The Guardians of Erum and the Calamitous Child of Socotra by A. Ali Hasan Ali – Book Review

The Guardians of Erum and the Calamitous Child of Socotra by A. Ali Hasan Ali – Book Review

The Guardians of Erum and the Calamitous Child of Socotra

The Guardians of Erum and the Calamitous Child of Socotra

Author – A. Ali Hasan Ali
Publisher – United Arab Emirates Ministry of Culture and Knowledge Development
Pages – 356
Released – 17th June 2020
ISBN-13 – 978-9948344629
Format – ebook, paperback
Rating – 3.5 Stars
I received a free copy of this book.
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Pursued by a powerful jinn master and a mysterious sect of occultists, Fada sets out across the lush and unforgiving ancient Arabian Peninsula on a quest to rescue his son.

Legend has it that the sacrifice of a calamitous child, a child born under the Serpent-Neck star, can bring about the end of the world. Born under the Serpent-Neck star himself, jinn master Behas has sought out and killed many calamitous children to avert the destruction they portend. His next target is a boy named Dileel, the newborn son of a date farmer outside the great city of Erum.

However, his plans are foisted when an occultist apprentice interferes to save the boy, and in the resulting confusion, Dileel is abducted by an unknown force. Determined to rescue his son, the humble date farmer Fada must leave behind everything he knows, enlisting powerful allies and risking his life on an unforgettable journey.

Review by Stacey

This is a tale that has span centuries. It has been passed down through generations regarding Arabia’s pre-Islamic ancient history. It isn’t a tale I’ve ever heard of before, nor is any part of it familiar, so the story was quite a hard read for me, plus, there were words used I’ve never encountered and didn’t understand what they meant so I spent time having to use Google whilst reading too.

The book opens with a man described as the worst of mankind, Behas, on his way to kill a child that has been born under a serpent star. The baby, Dileel, is just eight days old when Behas arrives at the family’s home. He orders one of his Jinni who can take the shape of a snake to enter the home and kill the child. The snake kills the mother first before heading for the baby. However, the snake is killed by another intruder who has come to save the child, an apprentice occultist.

The father of the child, Fad, wrestles with Behas and thinks he has killed him, before confronting the occultist who tells him that he needs to take the child to keep him safe, and rides off heading for the city of Erum.

Behas has not been killed and uses more of his Jinni to give chase, whilst Fad also chases them, wanting his son back. This is the tale of that chase over rugged, desert landscape.

What I found about The Guardians of Erum and the Calamitous Child of Socotra, is that just like the title the book is very wordy, sometimes overly wordy. The story has been written by a debut novelist who I felt spent a lot of time telling us what was happening or was going to happen rather than letting the plot naturally show us. It is however rich in vocabulary from the time period which gave the book an authentic historical feel.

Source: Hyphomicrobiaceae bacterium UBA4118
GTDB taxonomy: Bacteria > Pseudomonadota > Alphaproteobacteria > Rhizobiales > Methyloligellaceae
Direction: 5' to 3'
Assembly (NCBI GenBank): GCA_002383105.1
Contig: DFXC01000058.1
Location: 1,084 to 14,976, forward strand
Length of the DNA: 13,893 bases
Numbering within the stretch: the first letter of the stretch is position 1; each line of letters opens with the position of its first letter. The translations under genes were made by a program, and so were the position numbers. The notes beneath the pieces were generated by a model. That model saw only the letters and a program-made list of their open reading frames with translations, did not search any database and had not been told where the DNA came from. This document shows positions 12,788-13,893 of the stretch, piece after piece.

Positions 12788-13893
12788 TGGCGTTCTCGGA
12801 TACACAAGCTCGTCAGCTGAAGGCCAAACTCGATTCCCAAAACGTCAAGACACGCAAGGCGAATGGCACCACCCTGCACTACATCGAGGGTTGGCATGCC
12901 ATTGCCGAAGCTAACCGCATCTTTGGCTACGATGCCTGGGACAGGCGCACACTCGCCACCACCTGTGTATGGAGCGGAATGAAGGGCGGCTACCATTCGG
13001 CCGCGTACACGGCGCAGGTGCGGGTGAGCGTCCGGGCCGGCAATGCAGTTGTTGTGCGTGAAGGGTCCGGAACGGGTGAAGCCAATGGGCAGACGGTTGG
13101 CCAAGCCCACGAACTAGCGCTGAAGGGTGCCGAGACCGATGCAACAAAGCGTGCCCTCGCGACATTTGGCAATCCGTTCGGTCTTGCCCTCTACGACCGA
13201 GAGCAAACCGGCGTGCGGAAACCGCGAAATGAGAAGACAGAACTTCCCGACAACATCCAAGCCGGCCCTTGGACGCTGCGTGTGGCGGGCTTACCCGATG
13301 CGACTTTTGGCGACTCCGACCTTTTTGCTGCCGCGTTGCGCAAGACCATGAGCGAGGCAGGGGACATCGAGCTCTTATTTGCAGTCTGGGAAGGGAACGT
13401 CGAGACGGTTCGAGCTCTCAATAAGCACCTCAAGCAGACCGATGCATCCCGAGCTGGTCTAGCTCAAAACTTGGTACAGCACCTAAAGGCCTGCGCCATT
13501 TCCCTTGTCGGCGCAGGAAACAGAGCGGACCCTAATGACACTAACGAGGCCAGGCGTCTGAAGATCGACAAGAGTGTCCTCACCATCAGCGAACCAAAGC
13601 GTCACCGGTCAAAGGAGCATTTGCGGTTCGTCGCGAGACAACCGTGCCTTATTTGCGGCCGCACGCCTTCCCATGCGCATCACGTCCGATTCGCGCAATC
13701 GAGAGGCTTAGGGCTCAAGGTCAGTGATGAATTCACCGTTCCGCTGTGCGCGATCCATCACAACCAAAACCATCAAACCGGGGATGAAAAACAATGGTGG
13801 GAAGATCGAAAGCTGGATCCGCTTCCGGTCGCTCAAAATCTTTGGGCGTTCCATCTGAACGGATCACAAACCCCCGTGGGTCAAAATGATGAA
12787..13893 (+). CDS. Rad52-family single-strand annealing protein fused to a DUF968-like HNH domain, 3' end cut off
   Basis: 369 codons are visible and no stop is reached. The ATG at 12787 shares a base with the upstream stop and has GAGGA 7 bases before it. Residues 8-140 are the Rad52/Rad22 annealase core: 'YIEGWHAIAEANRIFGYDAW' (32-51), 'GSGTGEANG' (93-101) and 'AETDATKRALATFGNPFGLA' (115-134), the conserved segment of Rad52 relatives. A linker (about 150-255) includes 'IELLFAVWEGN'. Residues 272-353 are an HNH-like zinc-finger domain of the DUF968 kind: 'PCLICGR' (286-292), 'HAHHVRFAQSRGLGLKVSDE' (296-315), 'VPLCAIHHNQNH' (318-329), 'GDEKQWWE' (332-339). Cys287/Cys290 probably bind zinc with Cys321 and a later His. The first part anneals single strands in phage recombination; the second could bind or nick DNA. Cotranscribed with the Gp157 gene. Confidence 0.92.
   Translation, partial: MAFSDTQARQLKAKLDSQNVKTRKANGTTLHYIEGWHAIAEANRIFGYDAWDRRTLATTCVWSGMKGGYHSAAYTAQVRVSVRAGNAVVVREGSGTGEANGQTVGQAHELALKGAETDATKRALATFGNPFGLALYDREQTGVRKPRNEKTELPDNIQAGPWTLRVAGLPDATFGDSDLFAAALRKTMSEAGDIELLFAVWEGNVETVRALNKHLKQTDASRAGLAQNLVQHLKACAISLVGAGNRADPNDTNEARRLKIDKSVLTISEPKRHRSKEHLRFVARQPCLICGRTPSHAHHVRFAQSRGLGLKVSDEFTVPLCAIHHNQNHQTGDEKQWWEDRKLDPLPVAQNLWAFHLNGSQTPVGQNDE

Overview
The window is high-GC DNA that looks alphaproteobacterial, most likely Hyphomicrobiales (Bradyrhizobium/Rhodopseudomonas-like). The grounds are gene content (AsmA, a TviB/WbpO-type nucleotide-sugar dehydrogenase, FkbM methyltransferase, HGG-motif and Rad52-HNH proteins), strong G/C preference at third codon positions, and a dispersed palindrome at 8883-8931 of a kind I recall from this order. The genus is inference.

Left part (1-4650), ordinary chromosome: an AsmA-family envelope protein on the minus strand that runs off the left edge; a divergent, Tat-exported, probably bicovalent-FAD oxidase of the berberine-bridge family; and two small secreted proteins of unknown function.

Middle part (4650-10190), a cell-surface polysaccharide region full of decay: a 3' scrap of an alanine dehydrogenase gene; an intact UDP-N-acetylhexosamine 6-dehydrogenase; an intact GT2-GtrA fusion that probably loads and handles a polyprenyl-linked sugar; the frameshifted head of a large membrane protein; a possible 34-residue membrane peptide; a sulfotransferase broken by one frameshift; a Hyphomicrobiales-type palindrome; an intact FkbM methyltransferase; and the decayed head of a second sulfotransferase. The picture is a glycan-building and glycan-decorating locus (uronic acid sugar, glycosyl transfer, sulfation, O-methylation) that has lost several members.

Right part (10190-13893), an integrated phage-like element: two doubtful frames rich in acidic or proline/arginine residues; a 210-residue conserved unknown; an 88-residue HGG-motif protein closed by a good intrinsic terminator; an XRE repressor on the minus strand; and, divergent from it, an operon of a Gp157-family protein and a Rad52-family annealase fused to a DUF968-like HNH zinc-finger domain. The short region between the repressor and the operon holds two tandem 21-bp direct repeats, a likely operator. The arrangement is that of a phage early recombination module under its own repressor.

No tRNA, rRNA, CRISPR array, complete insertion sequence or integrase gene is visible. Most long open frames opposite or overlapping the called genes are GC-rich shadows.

It took me quite a while to get through the book but this is on me as I never felt fully engaged with it. I like learning about cultures and traditions from other countries so I expected to rush through it, not crawl as I did, I could only read 2-3 chapters at a time before I had to put the book down as my head would be whirling with so much detail. It was an intriguing book with a decent plot, but I just couldn’t fully get into it or appreciate it, unfortunately.

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Author Info

A transport planner by trade, A. Ali Hasan Ali began writing as a hobby during his youth to help him learn English. His first novel, The Guardians of Erum and the Calamitous Child of Socotra, an epic historical fantasy, is inspired by the folklore and ancient history of Arabia.

He lives in Abu Dhabi, in the United Arab Emirates, where he is working on his next book.

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14 Responses

  1. DJ Sakata says:

    I confess, I am far too lazy for all the worldbuilding this one would require.

  2. Finitha Jose says:

    Sorry to hear this didn’t work for you. The story sounded promising

  3. Tasha says:

    It sounds like the story could benefit from a good editor as it really sounds like it has potential. Fantastic review.

  4. Bianca says:

    Ooh I love the cover!

  5. It does sound like a good read. I do find overly wordy stories take me longer to read and it hinders the enjoyment.

  6. Excellent review. Seems like a lot of work went into this one. Sometimes worldbuilding can be a lot to keep track of for the reader and the writer.

  7. vidya says:

    I would watch rather than read books like this; but sometimes the words can capture me too.. depends on the book..

  8. Thank you DJ for your comment. I know what you mean. I am the same with some books.

  9. Thanks Finitha, it happens occassionally.

  10. Thank you Tasha for your comment. I totally agree with you.

  11. Thank you Bianca. I think the cover is fab too.

  12. Thank you Veronica, Yep, sometimes they can do that as they take you away from the world to think.

  13. Thank you Kate for your comment. World building is tough.

  14. Thank you Vidya, It totally depend on the book and the pace I find too.